Monday, January 25, 2021 - 02:05pm

Gov. Doug Burgum today announced that the North Dakota Department of Human Services (DHS) intends to temporarily administer the federally funded refugee resettlement program in North Dakota to preserve in-state control of the program after Lutheran Social Services of North Dakota (LSSND) announced it is unexpectedly closing its doors and will no longer manage the program.

“North Dakota has had decades of proven success at integrating refugees who are fully vetted by the U.S. State Department and have become responsible citizens and productive members of our state’s private sector workforce,” Burgum said. “While we would prefer to have a third party administer the federally funded refugee program, the alternative – allowing the federal government to resettle refugees in North Dakota with far less state input or control – is not an acceptable option. The Department of Human Services is prepared to administer the program to ensure that refugee resettlement in North Dakota continues in a thoughtful, orderly and responsible manner at no additional cost to North Dakota taxpayers.”

Under North Dakota law, DHS is responsible for refugee services. Until 2010, DHS employed a full-time refugee coordinator and administered the refugee resettlement program, acting as a pass-through entity for federal funding and playing a significant role in the state’s involvement in refugee resettlement.

In July 2010, DHS transitioned refugee resettlement services to LSSND as directed by then-Gov. John Hoeven, and the U.S. Office of Refugee Resettlement designated LSSND as refugee coordinator for North Dakota. North Dakota currently operates with LSSND as a replacement designee, which is an entity other than state government that leads on providing integrated services and assistance to increase refugees’ prospects for early employment and self-sufficiency.

With LSSND ending its role in refugee resettlement, North Dakota is left with three options:

  • Find another nonprofit organization to manage refugee resettlement as a replacement designee. No viable options have been identified at this time.
  • Decline to participate in administering the program, which would allow the U.S. State Department to resettle refugees in North Dakota with far less state input into where or how many refugees are settled.
  • Direct DHS to temporarily administer the program while evaluating what is in the state’s best interest for the program’s long-term future, which may or may not involve third-party administration.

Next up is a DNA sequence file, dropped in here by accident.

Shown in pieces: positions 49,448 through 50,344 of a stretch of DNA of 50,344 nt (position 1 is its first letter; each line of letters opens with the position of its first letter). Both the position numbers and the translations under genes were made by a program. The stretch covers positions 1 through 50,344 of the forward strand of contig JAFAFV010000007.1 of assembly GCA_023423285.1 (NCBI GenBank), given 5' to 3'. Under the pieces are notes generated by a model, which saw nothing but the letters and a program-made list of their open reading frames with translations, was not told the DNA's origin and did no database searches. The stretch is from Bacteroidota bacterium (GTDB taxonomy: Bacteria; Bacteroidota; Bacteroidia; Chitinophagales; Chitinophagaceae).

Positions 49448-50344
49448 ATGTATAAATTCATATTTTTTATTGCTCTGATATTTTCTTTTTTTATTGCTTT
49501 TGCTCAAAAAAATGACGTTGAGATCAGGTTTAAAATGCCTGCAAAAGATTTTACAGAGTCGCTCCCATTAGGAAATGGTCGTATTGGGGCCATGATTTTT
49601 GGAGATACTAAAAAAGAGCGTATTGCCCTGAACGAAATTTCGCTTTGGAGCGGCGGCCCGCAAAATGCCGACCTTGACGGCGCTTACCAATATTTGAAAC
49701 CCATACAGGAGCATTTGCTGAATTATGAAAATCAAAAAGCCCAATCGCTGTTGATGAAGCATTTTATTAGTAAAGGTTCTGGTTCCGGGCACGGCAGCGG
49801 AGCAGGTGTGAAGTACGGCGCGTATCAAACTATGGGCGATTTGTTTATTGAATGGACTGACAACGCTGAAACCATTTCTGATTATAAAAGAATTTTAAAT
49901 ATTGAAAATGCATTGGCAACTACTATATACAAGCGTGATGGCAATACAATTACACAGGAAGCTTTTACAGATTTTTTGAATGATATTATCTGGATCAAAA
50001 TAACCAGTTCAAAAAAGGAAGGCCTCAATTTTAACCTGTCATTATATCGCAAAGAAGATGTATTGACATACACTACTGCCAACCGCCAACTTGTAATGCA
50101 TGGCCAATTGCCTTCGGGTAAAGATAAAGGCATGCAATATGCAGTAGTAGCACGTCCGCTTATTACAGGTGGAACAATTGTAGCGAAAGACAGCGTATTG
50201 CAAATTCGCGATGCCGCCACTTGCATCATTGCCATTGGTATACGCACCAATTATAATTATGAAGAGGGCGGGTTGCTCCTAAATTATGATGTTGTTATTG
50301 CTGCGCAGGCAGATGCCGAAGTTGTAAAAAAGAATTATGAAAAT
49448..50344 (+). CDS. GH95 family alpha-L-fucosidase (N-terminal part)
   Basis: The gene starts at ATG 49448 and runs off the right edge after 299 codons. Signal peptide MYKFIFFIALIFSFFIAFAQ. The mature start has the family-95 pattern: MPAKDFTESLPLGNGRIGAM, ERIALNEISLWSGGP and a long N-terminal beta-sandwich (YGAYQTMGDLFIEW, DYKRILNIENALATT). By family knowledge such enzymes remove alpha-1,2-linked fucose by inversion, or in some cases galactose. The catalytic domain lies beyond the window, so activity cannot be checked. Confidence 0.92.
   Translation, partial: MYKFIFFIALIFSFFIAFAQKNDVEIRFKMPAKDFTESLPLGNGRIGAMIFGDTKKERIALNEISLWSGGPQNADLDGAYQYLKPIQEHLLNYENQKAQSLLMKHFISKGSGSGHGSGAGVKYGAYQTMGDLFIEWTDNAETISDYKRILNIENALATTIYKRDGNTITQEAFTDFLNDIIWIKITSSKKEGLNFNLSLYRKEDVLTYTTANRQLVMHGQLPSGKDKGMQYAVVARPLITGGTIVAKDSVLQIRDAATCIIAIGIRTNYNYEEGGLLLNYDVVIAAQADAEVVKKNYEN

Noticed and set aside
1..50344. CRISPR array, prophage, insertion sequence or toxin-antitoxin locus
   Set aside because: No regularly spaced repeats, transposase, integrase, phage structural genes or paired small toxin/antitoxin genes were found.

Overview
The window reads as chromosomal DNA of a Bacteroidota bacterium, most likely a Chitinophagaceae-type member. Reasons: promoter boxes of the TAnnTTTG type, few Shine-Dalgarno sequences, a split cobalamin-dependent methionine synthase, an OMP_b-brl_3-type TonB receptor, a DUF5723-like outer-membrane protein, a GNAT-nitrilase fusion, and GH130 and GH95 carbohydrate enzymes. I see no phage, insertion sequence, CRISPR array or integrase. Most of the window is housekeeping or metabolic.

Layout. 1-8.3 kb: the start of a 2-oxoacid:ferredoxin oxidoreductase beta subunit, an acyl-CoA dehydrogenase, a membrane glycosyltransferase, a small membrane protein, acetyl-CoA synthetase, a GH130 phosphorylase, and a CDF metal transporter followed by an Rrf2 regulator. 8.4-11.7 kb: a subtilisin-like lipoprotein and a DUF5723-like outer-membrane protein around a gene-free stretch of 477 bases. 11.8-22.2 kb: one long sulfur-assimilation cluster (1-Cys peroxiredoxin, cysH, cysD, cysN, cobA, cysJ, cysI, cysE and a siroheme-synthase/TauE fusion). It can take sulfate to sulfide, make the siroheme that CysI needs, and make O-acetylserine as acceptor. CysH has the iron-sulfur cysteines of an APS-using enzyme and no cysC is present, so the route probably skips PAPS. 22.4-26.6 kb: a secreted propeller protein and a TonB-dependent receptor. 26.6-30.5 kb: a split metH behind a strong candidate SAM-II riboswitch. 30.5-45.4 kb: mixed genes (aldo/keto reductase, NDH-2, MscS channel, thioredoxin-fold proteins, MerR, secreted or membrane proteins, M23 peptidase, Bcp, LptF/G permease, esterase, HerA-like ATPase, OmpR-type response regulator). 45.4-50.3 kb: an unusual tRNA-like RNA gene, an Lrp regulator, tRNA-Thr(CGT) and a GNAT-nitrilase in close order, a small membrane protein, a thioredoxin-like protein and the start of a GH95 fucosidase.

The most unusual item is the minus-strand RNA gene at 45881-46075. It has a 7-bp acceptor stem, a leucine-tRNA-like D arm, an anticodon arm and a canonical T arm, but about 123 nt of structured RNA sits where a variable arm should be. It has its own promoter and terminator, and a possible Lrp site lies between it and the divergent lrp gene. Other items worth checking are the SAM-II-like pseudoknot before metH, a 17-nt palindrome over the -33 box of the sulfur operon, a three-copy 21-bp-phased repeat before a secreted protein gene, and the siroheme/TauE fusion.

The intent is for the resettlement program to report to DHS Executive Director Chris Jones.

“To temporarily administer the program, DHS intends to work with local partners to assure in-community delivery of core services that support integration and self-sufficiency for legally resettled adults and children,” Jones said.

The number of refugees accepted into the United States each year is set annually by the president in consultation with Congress. North Dakota resettled 124 refugees in fiscal year 2019 and 44 refugees in fiscal year 2020.

Resettled refugees are legal residents once they are accepted into the United States, which happens only after they undergo a rigorous screening process including background checks and interviews before they are brought to the United States for resettlement by the State Department.

The Office of Refugee Resettlement website explains the difference between legal refugees and asylees, who enter the United States on their own and subsequently apply for a grant of asylum through U.S. Homeland Security. In fiscal year 2017, 95 percent of refugees resettled in North Dakota had existing family ties in their resettlement location.

Since LSSND announced last week that it would be closing its doors and suspending programs, DHS has been working to review contracted services and determine how to sustain vital programs once provided by LSSND. More information on those programs and services, including those supporting behavioral health, adoption, foster care and child care needs, is available here.